South Carolina’s Native American history is one that is rich, vast and reaches back in time thousands of years. One of the most prominent tribes is the Catawba (yeh is-WAH h’reh or “people of the river”), who have lived along the Catawba River for roughly 6,000 years. In 1540, Spanish explorer Hernando de Soto passed through the Piedmont region of North Carolina on his expedition west. There he would encounter the Catawba people, marking the first documented contact with the tribe after remaining largely private previously. While noteworthy, it was the election of King Hagler (Nopkehee) in 1754 that ushered in an era where the tribe would begin to expand
King Hagler, often referred to as the “patron saint of Camden,” brought progress to the Catawba Nation. The Catawba endured many hardships leading up to this time, including a smallpox epidemic in 1738 that afflicted the population substantially. Hardship was not the only challenge they were faced with, as the 1750s saw an influx of European settlers making home on the land around them. Hagler, a fierce but fair negotiator, strived to establish an agreement with the new settlers that would allow them to coexist and work together. This relationship proved successful as the Catawba became known not only for their remarkable pottery but also as renowned traders, especially of quality furs. The tribe continued to prosper under Halger as he strived to maintain peaceful relationships with the settlers and expand opportunities for his people. While enjoying this newfound
success, the Catawba would soon find themselves faced with hardship once again in 1759 when stricken with another smallpox outbreak. The epidemic proved tragic for the burgeoning Catawba Nation, resulting in the deaths of nearly half their population. The remaining Catawba persevered and pressed on, with the continued guidance of Hagler. While the Catawba worked through the challenges and hardships they were facing, the world was changing as a war waged on around them. The Catawba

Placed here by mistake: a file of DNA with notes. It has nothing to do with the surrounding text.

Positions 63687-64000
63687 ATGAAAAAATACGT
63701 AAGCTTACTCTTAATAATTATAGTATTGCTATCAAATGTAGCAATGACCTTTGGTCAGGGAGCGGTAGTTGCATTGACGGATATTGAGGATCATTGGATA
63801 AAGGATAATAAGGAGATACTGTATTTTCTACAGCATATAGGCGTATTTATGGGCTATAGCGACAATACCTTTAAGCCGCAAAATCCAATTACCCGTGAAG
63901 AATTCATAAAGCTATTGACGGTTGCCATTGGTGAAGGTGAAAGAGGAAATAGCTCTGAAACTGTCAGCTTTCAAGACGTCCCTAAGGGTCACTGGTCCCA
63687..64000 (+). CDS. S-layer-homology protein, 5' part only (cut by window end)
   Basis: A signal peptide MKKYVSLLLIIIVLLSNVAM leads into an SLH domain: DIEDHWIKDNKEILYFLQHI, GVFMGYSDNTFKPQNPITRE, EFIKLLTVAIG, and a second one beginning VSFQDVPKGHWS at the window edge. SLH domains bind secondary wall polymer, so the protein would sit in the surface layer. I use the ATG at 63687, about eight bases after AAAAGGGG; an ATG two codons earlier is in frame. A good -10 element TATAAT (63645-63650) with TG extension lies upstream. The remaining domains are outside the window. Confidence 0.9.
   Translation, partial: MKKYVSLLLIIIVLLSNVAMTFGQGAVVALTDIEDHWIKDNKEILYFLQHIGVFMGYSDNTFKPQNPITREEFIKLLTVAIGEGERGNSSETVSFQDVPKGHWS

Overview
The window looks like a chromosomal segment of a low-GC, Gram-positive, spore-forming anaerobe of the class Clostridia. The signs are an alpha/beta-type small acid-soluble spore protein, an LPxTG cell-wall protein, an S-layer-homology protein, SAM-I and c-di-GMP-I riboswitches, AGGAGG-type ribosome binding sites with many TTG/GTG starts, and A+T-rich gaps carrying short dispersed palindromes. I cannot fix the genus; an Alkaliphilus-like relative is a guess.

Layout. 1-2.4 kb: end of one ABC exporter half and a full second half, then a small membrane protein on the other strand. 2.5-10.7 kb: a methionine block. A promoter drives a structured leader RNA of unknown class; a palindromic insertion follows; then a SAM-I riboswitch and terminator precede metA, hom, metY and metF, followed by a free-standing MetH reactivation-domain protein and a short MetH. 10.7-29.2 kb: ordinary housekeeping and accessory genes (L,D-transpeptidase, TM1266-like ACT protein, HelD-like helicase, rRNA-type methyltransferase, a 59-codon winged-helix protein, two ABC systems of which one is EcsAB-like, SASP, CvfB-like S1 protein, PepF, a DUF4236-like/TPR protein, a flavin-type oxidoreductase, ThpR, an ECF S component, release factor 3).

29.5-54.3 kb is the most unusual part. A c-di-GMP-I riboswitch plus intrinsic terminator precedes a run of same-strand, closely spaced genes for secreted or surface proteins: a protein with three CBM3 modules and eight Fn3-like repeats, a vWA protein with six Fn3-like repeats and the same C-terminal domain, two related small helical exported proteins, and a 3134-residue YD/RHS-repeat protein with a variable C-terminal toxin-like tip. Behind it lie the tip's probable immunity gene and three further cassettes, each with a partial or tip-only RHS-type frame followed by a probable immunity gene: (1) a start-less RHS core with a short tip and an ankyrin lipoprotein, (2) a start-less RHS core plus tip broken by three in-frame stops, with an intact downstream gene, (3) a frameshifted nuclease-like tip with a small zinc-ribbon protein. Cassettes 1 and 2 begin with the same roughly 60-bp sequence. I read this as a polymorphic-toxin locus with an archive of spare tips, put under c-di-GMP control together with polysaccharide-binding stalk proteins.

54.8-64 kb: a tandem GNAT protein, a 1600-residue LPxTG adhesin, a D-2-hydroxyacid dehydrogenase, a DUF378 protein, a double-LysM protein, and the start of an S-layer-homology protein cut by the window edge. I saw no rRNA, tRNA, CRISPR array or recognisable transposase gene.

would become involved in the French and Indian War, with Hagler sending men to fight alongside George Washington in the Ohio territory. The Catawba were fierce warriors, as noted in Washington’s journals, where he also talks about how valuable their support was in the war efforts. Their friendship and support to the English settlers was recognized in 1763 when the King of England granted the Catawba 144,000 acres of land, which they would then rent to settlers. Tragically, about this same time, King Hagler was killed by members of a rival tribe as he traveled back from Charles Towne. Unfortunately, their hardships continued as the colonists renting their land would pressure them about allowing them to own the land for themselves. The state of South Carolina entered negotiations with the Catawba hoping to strike a new deal. An agreement was reached that called for the Catawba to concede their 144,000 acres in exchange for a tract of land with a smaller population and monetary payment. This deal marked the end of an era for the Catawba Nation, but it would not be their demise.
While fascinating, this blog only scratches the surface in telling the story of a people-group that goes much deeper. We hope to continue telling the story of South Carolina’s rich history in future installments, including expanding upon groups like the Catawba. Please continue to follow us as we strive to preserve, educate and celebrate the history that makes South Carolina, and Historic Camden, so important!
By: Lance Player – Historic Camden Staff
- Lewis, Kenneth E. The Carolina Backcountry Venture: Tradition, Capital, and Circumstance in the Development of Camden and the Wateree Valley, 1740-1810. The University of South Carolina Press, 2017.
- “About The Nation.” Catawba Indian Nation, www.catawbaindian.net/.
- Merrell, James Hart, and Frank W. Porter. The Catawbas. Chelsea House Publishers, 1989.